The original Bayonetta was touted as “non-stop climax action.” But that tag line fits the sequel even better, as Bayonetta 2 starts with what would be any other game's climax and attempts to continue on at that level for the next eleven hours—even when it probably shouldn't.
The plot of Bayonetta 2 is that after Jeanne's soul is dragged to Hell, Bayonetta must find an ancient, physical doorway to Hell, bust her way in, and then kick copious amounts of demon butt to rescue her friend's soul before it is devoured. Frankly, it's a rather straightforward and enjoyable plot told in a very “Bayonetta” (read: insanely over-the-top) way.
What's interesting is that this plot is constantly being derailed by a secondary plot involving a masked Lumin sage and a scrappy young boy who can turn into a squirrel. While initially seeming completely unrelated to the main story, this secondary plot turns out to not only flesh out the Bayonetta world but also tie in to the first Bayonetta in an intricate and personal way. All in all, both are grand fun.
The real highlight of Bayonetta 2 is the combat. It's fast and fluid; and the different enemies you face and their various combinations make for gameplay that never gets stale. There are also many new, crazy weapons you can strap to Bayonetta's arms and legs including a bow, scythe, flame/ice thrower, and pair of thorny whip boots.
However, as with the last game, the key to combat is not attacking but rather dodging—as doing so activates the slow-mo “witch time” for a few seconds. The game provides a great balance when it comes to enemy attacks as they telegraph their moves just enough that you'll have time to dodge into witch time while still allowing for a real possibility of failure for the inattentive player.
As I've talked about at length, I love the co-op in Bayonetta 2. It is easily my favorite part of the game. While you can't co-op the main story, there is a large series of co-opable challenge rooms that pit you and a partner against various combinations of the game’s enemies and bosses. This mode is also the best way to make money in the game and unlock its abundance of moves and costumes.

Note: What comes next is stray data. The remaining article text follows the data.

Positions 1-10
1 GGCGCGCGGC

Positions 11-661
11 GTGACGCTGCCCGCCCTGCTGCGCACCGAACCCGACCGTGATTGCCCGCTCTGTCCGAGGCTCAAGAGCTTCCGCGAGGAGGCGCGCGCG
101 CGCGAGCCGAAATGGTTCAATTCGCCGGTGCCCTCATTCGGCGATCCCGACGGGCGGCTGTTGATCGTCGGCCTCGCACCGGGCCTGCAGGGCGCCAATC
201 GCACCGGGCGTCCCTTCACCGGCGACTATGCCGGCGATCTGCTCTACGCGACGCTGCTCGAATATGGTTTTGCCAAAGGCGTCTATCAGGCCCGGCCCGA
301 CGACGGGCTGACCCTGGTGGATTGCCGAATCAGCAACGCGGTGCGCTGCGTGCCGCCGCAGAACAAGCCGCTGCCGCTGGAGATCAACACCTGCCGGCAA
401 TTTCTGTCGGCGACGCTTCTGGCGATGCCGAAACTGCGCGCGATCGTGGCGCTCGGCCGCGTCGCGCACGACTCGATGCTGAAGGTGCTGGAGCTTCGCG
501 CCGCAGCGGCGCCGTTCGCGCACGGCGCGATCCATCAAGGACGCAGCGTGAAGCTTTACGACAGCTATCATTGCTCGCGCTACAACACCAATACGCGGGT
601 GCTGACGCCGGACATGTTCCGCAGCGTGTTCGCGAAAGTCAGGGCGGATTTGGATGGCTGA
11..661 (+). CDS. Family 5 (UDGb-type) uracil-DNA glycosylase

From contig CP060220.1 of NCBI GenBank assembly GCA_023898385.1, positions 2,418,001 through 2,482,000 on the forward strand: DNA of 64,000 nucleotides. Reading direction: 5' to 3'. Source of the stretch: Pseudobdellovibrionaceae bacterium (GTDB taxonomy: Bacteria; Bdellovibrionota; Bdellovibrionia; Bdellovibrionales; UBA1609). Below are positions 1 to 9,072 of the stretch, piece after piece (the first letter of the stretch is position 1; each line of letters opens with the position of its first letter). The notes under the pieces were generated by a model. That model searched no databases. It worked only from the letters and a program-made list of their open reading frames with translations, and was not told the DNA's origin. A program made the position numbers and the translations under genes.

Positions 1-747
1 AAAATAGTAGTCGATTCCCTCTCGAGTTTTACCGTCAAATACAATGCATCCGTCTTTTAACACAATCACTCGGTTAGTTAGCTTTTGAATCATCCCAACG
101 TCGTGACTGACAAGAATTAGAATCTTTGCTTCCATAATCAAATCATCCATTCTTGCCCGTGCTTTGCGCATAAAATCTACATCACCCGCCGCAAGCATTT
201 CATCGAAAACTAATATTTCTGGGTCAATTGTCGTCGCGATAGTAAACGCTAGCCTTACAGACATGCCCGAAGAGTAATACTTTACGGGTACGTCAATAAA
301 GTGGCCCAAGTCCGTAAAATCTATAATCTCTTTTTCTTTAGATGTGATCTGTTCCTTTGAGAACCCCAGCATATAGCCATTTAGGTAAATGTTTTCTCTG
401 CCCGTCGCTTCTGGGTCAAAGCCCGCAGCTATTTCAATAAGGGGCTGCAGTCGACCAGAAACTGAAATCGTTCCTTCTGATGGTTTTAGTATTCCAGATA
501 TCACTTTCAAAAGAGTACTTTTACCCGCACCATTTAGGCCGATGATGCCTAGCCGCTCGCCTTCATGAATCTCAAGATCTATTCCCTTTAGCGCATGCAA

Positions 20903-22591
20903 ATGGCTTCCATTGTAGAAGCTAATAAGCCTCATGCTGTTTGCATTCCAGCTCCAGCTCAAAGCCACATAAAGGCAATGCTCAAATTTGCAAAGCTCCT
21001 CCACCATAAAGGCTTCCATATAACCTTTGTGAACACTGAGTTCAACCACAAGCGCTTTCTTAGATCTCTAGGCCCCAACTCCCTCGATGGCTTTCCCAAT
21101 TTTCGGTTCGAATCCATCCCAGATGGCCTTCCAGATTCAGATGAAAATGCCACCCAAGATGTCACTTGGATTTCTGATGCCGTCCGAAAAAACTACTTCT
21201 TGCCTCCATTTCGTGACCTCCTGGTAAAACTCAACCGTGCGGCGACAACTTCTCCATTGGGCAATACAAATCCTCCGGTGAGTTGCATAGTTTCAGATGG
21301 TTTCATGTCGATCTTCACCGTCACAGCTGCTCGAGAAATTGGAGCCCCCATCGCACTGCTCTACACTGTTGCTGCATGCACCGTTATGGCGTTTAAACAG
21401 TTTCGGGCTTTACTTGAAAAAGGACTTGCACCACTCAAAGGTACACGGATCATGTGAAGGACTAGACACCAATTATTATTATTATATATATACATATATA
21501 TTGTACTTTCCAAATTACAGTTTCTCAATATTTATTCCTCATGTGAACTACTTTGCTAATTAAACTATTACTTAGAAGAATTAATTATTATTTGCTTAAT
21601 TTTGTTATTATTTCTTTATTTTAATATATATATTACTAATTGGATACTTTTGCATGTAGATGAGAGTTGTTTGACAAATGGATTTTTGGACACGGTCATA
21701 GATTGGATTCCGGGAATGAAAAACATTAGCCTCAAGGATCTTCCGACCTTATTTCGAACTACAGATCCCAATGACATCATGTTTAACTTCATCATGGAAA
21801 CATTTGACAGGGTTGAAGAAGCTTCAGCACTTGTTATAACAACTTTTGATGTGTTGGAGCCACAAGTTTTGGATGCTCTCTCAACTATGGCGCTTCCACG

Unfortunately, the hardest thing about the co-op is actually being able to play it. This is because of the terrible matchmaking system that requires you to manually accept anyone who wants to join your game. If a player is playing with a computer partner and doesn't want a real one, there is no way for him or her to communicate this—other than to let you wait 180 seconds until the connection times out. Honestly, I spent more time trying to join people's co-op games than I did actually playing co-op. And for a mode that is so fun, that's unfortunate.
Bayonetta 2 is wonderfully over-the-top in everything it does. Every set-piece battle and boss fight tries desperately to one up all those before (and after) it. And, impossibly, it manages to do this most of the time. The first chapter of the game—which involves Bayonetta fighting a horde of angels on a fighter jet streaking through a major metropolis then beating down an enormous dragon-like demon perched on top of a skyscraper—does a great job of setting the stage for the game to come. It could have easily been the final climax for any other game; but in Bayonetta 2 it is the opening overture of many similarly epic battles to come.
However, this is also a bit of a problem. When every boss fight and set-piece battle is a climatic struggle, the “epic” becomes less so. Moreover, after a while, you just want some serious downtime to catch your breath. It's a lot like Halloween as a kid if you were one of those kids who came back with a bag full of candy and proceeded to binge eat it—only to get really sick soon after. It's not that the candy tastes bad, it's just that too much of it at once isn't nearly as enjoyable as spreading out your Halloween loot over a week or so as occasional treats.
While I enjoyed the plot of Bayonetta 2, I'll be the first to point out that there are a ton of things that don't make sense (or at the very least are never properly explained). Heck, the entire main plot is Bayonetta going to an ancient portal so she can go to Hell to get Jeanne's soul back. Of course, why Bayonetta—a witch who regularly opens portals to Hell to either let demons out or drag angels in—would need to walk to the physical door to Hell is a mystery. Moreover, the plot seems to totally forget she has a friend who regularly opens a portal to Hell and beats up demons to make weapons out of them for her—I mean, Rodin even pops up to help her after she arrives in Hell!
But the list of things that don't make sense aren't confined to the plot. In game, Bayonetta can strap swords to the heels of her boots to fight with—swords that clearly stab her in the butt with each running step and clip through her legs when she walks. Even the existence of the collectible diaries (which flesh out the backstory) seems impossible as Bayonetta finding them means that Luka has already been to every place that Bayonetta goes—up to and including Hell itself.
And while none of these little issues are deal breakers when it comes to enjoying the game, they do pile up a bit.
I really enjoyed my time with Bayonetta 2 and was basically in a constant state of bemusement over the very over-the-top nature of the game, even as it left me more than a bit mentally exhausted. It plays well and looks great, but suffers from a lot of little polish problems and plot holes—though I suspect fans will easily be able to overlook them. Simply put, Bayonetta 2 is Bayonetta dialed up to 11; so if that sounds great to you, don't hesitate to pick this one up.
Bayonetta 2 was released for the Nintendo Wii U in Japan on September 20, 2014. It will be released in the US and Europe on October 24, 2014.
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